Best Practices for Designing a Modern REST API

Author: Francis Ndungu

Last Updated: Thu, Jul 29, 2021
Best Practices Programming

Introduction

An Application Programming Interface (API) is middleware that allows applications to talk to each other. For instance, when you run a mobile application like Facebook, it uses an API to connect to remote data. APIs are the standard way to interchange data in the modern IT industry because they offer numerous benefits. For example, mobile, desktop, and web applications can share data fetched by an API. APIs also speed up the development of in-house software that integrates with third-party applications. In most cases, you'll develop an API using a server-side scripting language like PHP, Python, or Node.js.

This guide focuses on some best practices to consider when creating a developer-friendly API.

1. Use JSON Data Exchange Format

Accept and respond to API requests with the most common format for data exchange. While some legacy APIs still use Extensible Markup Language (XML)), the JavaScript Object Notation (JSON)) format is more compact, and most developers agree that it is both human and machine-readable as shown below.

{
  "data" : {
    "product_id" : 123,
    "product_name" : "SPORTS BIKE",
    "retail_price" : 2499.36,
    "remaining_stock" : 786
  }
}

The following code is the equivalent of the above JSON data in XML.

<data>
  <product_id>123</product_id>
  <product_name>SPORTS BIKE</product_name>
  <retail_price>2499.36</retail_price>
  <remaining_stock>786</remaining_stock>
</data>

As you can see, JSON is prettier than XML; therefore, consider it when developing new APIs. In addition, most programming languages like PHP offer different tools for parsing and formating JSON data, undoubtedly allowing faster data accessibility.

2. Use Nouns Instead of Verbs in URL Paths

When creating your API URL endpoints, consider using nouns instead of verbs. Then, accept the different HTTP request methods(GET, POST, PUT, and DELETE) to fulfill the different data operations. This makes the URLs shorter and neat. Also, it minimizes the total number of URLs needed to complete CRUD(Create, Read, Update and Delete) operations for a single resource.

To put this in a better perspective, consider the following API endpoints that utilize verbs in the URLs.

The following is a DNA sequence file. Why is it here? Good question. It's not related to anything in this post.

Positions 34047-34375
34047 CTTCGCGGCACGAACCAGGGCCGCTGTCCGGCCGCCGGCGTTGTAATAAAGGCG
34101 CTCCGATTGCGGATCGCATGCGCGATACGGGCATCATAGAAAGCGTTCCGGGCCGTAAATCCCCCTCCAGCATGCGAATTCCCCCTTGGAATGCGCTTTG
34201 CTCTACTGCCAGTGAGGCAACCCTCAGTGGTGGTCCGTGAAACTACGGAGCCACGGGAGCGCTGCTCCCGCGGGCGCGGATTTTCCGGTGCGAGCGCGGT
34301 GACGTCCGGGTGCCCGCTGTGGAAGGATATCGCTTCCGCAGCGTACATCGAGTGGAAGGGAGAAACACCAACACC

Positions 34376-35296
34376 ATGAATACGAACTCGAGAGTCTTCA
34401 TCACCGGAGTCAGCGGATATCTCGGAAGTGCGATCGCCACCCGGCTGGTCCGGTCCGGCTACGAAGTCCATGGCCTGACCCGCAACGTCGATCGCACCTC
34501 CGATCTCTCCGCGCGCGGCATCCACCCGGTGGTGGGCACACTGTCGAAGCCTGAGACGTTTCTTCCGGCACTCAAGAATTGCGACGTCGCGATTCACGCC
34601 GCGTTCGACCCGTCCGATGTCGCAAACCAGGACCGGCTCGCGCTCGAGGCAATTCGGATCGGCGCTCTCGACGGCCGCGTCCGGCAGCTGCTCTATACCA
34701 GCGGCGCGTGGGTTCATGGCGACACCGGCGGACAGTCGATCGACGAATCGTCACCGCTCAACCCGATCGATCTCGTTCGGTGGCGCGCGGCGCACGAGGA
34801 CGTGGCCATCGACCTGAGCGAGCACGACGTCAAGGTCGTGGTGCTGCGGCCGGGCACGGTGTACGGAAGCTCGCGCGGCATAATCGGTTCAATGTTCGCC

https://www.example.com/api/v1/create_product
https://www.example.com/api/v1/get_products
https://www.example.com/api/v1/update_product
https://www.example.com/api/v1/delete_product

You can neatly merge the above URLs to a single resource path as shown below.

https://www.example.com/api/v1/products

Then, API consumers can use the different HTTP verbs to retrieve, submit, update, and delete data by executing the below requests.

  • Retrieve products:

    GET  https://www.example.com/api/v1/products
    
  • Create a product:

    POST https://www.example.com/api/v1/products
    
  • Update a product:

    PUT  https://www.example.com/api/v1/products/{product_id}
    
  • Delete a product:

    DELETE  https://www.example.com/api/v1/products/{product_id}
    

3. Respond with the Correct HTTP Status Codes

Consider using the different Hypertext Transfer Protocol (HTTP) status codes to issue responses to clients' requests as shown below.

  1. GET https://www.example.com/api/v1/products

    Response:

    200 OK
    
  2. PUT https://www.example.com/api/v1/products/{product_id}

    Response:

    200 OK
    
  3. POST https://www.example.com/api/v1/products

    Response:

    201 Created
    
  4. DELETE https://www.example.com/api/v1/products/{product_id}

    Response:

    204 No Content
    

Also, use the following HTTP status codes when returning errors.

  1. Resource not found on the server

    404 Not Found
    
  2. Authentication Failed. Incorrect username, password, or access token.

    401 Unauthorized